Vol.5,No.1 February,1990

Title
The structure of social attitudes in Japanese university students in the 1980's
Author
Masanori HIGASHI (Kansai University)
Summary
The purpose of this study is to explore a hierarchy model of social attitudes in Japanese university students (male=279, female=166) by item analysis based upon factor analytic method. The correlation matrix among 8 attitude scales was analyzed by principal component analysis. Four primary factors: Political Conservatism vs. Progressivism (PC), Conservatism vs. Progressivism in Social Norms (SC) (the above two kinds of conservatism factors are positively correlated). Liberalistic, Democratic Pacifism (LDP) and Political Apathy (PA) were obtained by Promax rotation. The second-order orthogonal factors: General Conservatism vs. Progressivism (GC) and General Liberalistic, Democratic Pacifism (GL) were extracted from the primary factor correlations. The results suggest that the basic structure of Liberalism (L) and Conservatism (C) is fundamentally two-dimensional. Moreover, the so-called Liberalism vs. Conservatism continuum such as the two scales for Agreement with the Tenno System and Armaments is correlated with the C factors (PC and SC) positively, and with the L factor (LDP) negatively.
Key words
social attitude, liberalism, conservatism, Japanese university students, factor analysis
Title
An experimental study of person impression formed on the basis of the informed behavior pattern of the target person
Author
Hiromi SHINOTSUKA (Hokkaido University)
Yasuhisa HAMA (Hokkaido University)
Summary
The traditional approaches in person perception have generally failed in dealing with the type of information concerning the behavior of the target person in various situations, the commonest type of information exchanged in daily interpersonal Interactions. To ameliorate this state of the art, we conducted the following experiment: The task given to the Ss was to select the correct alternative action among the specified alternatives which the target person had chosen in three of the test situations (the Ss would obtain bonus for each correct prediction). Before doing this, the Ss were allowed to purchase hint information concerning the actions the target person had taken in each of the twenty different situations, as many hints as they like to have at a certain cost per each hint. Significant differences were obtained between two groups of Ss: university students and much older adults (mostly housewives). The most important findings in this study were obtained through the structural analyses of the processes of the Ss' information processing shown in their protocol data.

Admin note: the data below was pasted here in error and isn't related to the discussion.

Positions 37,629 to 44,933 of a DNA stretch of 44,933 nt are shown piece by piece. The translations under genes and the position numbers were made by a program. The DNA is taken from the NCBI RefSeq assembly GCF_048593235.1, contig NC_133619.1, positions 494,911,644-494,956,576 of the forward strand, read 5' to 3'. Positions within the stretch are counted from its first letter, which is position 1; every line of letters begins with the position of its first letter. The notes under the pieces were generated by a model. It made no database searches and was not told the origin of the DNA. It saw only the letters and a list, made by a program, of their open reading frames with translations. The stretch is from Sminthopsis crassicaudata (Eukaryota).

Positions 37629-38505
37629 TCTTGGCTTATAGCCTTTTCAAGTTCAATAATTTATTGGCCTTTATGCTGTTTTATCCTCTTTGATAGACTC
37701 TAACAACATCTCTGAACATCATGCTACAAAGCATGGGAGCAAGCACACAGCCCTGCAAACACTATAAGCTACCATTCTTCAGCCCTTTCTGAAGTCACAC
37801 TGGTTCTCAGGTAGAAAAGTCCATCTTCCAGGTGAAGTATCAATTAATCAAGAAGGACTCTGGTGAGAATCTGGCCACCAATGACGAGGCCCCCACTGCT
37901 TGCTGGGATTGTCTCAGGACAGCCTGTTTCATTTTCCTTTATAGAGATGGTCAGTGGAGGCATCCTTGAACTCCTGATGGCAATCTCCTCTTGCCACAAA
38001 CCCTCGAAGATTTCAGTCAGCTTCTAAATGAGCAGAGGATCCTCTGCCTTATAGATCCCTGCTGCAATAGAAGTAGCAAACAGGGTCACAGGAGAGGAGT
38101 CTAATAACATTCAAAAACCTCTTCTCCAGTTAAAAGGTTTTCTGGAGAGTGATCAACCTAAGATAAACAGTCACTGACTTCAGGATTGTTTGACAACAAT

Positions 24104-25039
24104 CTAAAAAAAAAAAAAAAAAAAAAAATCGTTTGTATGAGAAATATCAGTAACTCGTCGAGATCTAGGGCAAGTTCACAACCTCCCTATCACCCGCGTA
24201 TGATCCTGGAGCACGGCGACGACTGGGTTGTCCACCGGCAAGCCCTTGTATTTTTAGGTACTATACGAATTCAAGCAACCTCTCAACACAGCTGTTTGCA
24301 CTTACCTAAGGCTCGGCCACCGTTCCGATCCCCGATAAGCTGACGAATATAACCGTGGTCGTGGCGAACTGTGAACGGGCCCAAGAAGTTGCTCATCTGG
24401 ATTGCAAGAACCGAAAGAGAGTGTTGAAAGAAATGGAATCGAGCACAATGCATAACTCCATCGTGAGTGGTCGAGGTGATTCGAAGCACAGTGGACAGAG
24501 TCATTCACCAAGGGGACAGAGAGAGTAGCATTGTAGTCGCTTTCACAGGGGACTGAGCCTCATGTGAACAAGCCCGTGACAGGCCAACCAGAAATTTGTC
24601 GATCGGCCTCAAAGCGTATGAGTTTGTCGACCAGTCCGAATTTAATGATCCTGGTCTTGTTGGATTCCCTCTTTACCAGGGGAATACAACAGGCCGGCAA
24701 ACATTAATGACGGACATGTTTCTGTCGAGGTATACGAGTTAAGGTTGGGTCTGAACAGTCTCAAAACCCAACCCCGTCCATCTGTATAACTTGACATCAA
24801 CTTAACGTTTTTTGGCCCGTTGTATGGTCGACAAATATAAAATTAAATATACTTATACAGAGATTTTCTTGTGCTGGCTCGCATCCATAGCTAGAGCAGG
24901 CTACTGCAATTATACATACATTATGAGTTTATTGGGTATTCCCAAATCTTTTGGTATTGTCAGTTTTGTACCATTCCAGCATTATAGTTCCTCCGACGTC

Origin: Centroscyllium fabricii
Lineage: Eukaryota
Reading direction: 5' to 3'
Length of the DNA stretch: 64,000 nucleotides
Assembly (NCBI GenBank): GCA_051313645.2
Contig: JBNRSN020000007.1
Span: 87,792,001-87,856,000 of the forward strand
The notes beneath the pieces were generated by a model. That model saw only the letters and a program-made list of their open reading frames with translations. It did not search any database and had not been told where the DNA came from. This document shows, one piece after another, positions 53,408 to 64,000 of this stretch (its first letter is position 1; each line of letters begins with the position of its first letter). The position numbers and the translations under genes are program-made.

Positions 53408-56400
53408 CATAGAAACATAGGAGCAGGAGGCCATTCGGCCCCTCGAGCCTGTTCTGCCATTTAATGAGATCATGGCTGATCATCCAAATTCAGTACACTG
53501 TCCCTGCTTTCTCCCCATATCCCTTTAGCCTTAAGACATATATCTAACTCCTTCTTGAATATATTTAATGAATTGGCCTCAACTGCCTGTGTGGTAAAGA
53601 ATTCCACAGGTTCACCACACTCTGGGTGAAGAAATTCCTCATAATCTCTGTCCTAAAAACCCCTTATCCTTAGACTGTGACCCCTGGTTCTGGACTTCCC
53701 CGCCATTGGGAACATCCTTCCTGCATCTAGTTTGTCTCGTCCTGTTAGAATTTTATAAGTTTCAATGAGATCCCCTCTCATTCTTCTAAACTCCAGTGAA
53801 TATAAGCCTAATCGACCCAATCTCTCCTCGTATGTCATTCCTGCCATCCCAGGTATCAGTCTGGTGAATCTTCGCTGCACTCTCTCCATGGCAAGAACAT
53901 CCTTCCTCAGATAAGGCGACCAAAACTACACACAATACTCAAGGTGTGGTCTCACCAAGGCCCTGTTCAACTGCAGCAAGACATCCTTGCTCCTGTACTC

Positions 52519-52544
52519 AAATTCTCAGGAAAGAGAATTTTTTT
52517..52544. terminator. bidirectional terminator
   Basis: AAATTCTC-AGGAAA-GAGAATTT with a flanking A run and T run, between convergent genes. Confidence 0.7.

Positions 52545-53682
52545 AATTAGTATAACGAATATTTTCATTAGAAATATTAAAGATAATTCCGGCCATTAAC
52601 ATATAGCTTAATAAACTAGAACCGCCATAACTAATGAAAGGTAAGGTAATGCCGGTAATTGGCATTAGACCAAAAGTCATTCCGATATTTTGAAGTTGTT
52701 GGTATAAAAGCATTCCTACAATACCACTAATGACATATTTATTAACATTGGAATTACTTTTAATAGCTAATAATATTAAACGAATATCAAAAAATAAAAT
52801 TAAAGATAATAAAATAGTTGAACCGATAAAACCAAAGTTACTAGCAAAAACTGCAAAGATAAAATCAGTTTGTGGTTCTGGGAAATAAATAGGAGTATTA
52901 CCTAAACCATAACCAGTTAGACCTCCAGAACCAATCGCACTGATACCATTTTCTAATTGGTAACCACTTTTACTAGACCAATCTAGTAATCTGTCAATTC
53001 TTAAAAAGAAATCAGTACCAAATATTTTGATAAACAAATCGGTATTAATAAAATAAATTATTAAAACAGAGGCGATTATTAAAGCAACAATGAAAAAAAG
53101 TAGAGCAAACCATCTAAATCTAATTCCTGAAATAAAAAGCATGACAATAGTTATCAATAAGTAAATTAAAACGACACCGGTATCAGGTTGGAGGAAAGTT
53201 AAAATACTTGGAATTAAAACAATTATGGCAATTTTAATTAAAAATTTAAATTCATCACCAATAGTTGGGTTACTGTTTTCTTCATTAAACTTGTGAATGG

Key words
person perception, impression formation, information processing
Title
The Effect of Religious Involvement on the Attitude towards Societal Work Norms-an empirical study of Muslim Subjects
Author
Mohamed HAFSI (Nara University)
Summary
In the present paper, the author discusses, based on empirical data, the relationship between the subject's religious involvement (with Islamic Religion), referred to, here, as RINDEX (Religious Index), and the extent to which he tends to agree with a set of 10 societal norms about work. These norms include 5 right or Entitlement Norms (EN) and 5 duty or Obligation Norms (ON) (presented in the form of 4-point scales). The results of 345 respondents show that the subjects highly involved with Islamic Religion (HRINDEX) are more likely to be obligation-oriented in their conception of work than do the moderately (MRINDEX) and less involved (LRINDEX) subjects. On the other hand, the LRINDEX subjects were found to be more right-oriented than HRINDEX and HRINDEX and MRINDEX subjects.
Key words
religious involvement, Islam, societal work norms, work centrality, values, attitude
Title
A study on the developmental processes of friendship in college students : A comparative examination of social exchange models predicting relationship commitment
Author
Masahiko NAKAMURA (Ehime University)
Summary